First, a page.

In an interview, 50 Cent said Ross is "Albert From CB4. You ever seen the movie? He's Albert," he added. "It never gets worse than this. You get a guy that was a correctional officer come out and base his entire career on writing material from a drug dealer's perspective."[16]

Deeper Than Rap (2009)

"I look at the game and the business and all different aspects, it's a lot of great lyricists on the corner that will never properly understand the business and know how to market themselves and get in a position where they can gain capital. I look at all the strategies people use and what made them successful. What made Birdman just as relevant today after selling 50 million records? That intrigues me. To see the class of Jay-Z, his accomplishments and see how he sits backs and accurately makes his moves."[17]
A track from the album called "Valley of Death" was what stood out to MTV reporters. In the song, Ross speaks briefly on his controversial stint as a prison guard. "Keep it trilla, nigga, never had a gun and badge," which he stresses, leaving the word that he was indeed an officer of the law. "Kept a nice watch, smoking on a hundred sack/ Back in the day I sold crack for some nice kicks/ Skippin' school, I saw my friend stabbed with an ice pick/ Can't criticize niggas trying to get jobs/ Better get smart, young brother, live yours." Later, he implies that while he was working as a corrections officer, he was on the streets. "Only lived once and I got two kids/ And for me to feed them, I'll get two gigs," he raps. "I'll shovel shit, I'll C.O./ So we can bow our heads and pray over the meatloaf." Although, he still provided no explanation for lying about being a C.O. to begin with, nor did he explain why he failed to pay child support for his children.[18][19]
The cover of the May 2009 issue of XXL magazine, titled "Rick Ross Up in Smoke", featured Ross wearing a pair of Louis Vuitton sunglasses. After publication, a spokesperson for the luxury-goods maker contacted XXL to inform them that Ross was sporting fake sunglasses in the cover image.[20] It was later revealed that the rapper was wearing authentic Louis Vuitton sunglasses which were altered by Jacob Bernstein, known as "The Sunglass Pimp". Bernstein defended his customizations despite Louis Vuitton's insistence that such modification and resale of trademarked property is not legal.[21]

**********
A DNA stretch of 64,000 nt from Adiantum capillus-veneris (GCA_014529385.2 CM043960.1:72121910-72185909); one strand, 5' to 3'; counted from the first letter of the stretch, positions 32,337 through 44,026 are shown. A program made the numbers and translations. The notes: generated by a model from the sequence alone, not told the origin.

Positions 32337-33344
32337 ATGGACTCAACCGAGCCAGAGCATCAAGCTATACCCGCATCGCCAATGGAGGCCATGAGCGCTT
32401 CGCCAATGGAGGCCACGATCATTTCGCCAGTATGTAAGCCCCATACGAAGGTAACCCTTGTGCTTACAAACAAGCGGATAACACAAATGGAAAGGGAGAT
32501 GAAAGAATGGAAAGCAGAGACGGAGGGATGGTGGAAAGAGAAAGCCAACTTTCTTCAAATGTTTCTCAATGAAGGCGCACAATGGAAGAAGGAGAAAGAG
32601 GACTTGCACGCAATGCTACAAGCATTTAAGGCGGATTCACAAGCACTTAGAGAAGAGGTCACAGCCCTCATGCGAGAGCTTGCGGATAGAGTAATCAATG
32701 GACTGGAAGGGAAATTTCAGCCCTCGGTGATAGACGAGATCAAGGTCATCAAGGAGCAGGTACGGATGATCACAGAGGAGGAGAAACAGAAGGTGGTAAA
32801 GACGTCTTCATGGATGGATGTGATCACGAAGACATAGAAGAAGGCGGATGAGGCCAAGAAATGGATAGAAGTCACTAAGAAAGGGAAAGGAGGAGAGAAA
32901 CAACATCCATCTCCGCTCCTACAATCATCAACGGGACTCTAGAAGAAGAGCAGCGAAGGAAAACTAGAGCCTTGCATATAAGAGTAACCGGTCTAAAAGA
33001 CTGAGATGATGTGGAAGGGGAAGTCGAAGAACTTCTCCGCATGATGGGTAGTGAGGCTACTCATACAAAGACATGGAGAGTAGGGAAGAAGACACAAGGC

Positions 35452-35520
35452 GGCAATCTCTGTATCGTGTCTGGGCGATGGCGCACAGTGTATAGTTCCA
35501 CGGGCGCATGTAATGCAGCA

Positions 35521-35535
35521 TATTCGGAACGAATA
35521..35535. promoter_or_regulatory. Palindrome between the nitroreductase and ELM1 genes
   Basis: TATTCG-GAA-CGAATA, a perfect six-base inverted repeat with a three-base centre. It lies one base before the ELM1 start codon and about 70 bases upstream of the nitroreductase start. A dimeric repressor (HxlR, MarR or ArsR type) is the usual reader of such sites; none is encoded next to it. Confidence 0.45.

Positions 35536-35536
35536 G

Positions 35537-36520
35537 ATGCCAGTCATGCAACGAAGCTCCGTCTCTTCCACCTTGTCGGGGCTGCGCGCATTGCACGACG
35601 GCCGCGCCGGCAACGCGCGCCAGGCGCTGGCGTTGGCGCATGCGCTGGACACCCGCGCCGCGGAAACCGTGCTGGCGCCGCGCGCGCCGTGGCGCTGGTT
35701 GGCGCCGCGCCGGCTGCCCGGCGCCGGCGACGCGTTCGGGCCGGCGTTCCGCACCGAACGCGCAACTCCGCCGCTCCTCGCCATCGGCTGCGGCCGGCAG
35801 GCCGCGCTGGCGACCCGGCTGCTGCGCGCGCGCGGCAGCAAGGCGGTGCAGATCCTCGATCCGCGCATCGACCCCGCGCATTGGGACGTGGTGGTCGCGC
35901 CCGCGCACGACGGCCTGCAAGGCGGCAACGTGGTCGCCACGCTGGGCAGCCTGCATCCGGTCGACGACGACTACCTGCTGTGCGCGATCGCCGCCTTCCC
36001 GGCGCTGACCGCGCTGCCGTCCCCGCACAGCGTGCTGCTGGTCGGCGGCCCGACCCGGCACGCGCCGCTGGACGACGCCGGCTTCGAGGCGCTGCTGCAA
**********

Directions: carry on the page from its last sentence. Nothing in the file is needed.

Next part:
Teflon Don and other works (2010–present)

Rick Ross released his fourth studio album entitled Teflon Don, which was released on July 6, 2010. The lead is "Super High" featuring Ne-Yo. Actress Stacey Dash made an appearance in the music video. A second official single was released titled "Live Fast, Die Young" which features and is produced by Kanye West. The album debuted at #2 on the Billboard 200 selling 176,000 copies in its first week.
In November, 2010, rapper and freqient collabourator, Diddy announced from his YouTube account, that him and Ross are working on an EP together, which is going to be released in 2011. A single has been released for the project, called "Another One".[22] The song is produced by Diddy and Lex Luger.
Along with his music projects, Rick Ross was nominated by The Source as its "Man of the Year".[23]

Personal life

William Leonard Roberts II was born in Coahoma County, Mississippi.[1] and raised in Carol City, Florida, near Miami.[3] After graduating from Carol City Senior High School, he later attended the historically black college Albany State University in Albany, Georgia.[24]

Corrections officer photos

In July 2008, The Smoking Gun produced details linking Ross' social security number to an eighteen month stint as a correctional officer in a Florida prison facility, along with a photograph purporting to be Ross in his correctional officer uniform.[25] Ross initially denied that the photograph was of him;[26] after overwhelming evidence of his past came into the public's eye, Ross later admitted that he did work as a corrections officer in Florida during the early 90's.[27] In a 2008 interview with AllHipHop.com,[28] "Freeway" Ricky Ross, claimed offense that Roberts used his name and identity when he learned that The Smoking Gun posted documents revealing Roberts' previous employment as a Florida corrections officer.[29]

Legal issues

During a deposition of Officer Rey Hernandez, a Miami Beach cop who arrested Ross in January 2008 on gun and marijuana charges, Ross's lawyer, Allan Zamren, asked Hernandez why Ross’s case was assigned to the gang task force. The officer stated that it was because Ross claimed affiliation with Carol City Cartel and other known gang members. Zamren then pressed Hernandez for a personal link between Ross and the gang members, but ultimately one could not be established.[30]
In August 2008, YouTube entertainer DJ Vlad filed a lawsuit against Ross for assault. Vlad claimed Ross organized an ambush on him at the 2008 Ozone Awards in Houston, Texas for asking questions about his past as a correctional officer.[31]
On June 18, 2010, Freeway Ricky Ross sued Rick Ross for using his name.[32] Freeway Ricky Ross filed a copyright infringement lawsuit against Ross in a California Federal Court.[32] Jay-Z had been called to testify in the lawsuit, as he was CEO of Def Jam when Ross was signed.[32] The reformed drug kingpin was looking for 10 million dollars in the lawsuit.[32] Also, the release of his album, Teflon Don, was threatened to be blocked by Freeway Ricky Ross. A week after the filing of the lawsuit, Rick Ross responded to the charges: "It’s like owning a restaurant, you’re gonna have a few slip and falls. You get lawsuits, you deal with them, and get them out your way…sometimes you lose." [33] He then denied rumours that he would change his name to "Ricky Rozay" as a consequence of the lawsuit. The lawsuit was thrown out of court on July 3, 2010 [34] and his album, Teflon Don, was released on July 20 as scheduled.

Discography

Solo albums

















Collaboration albums

Compilation albums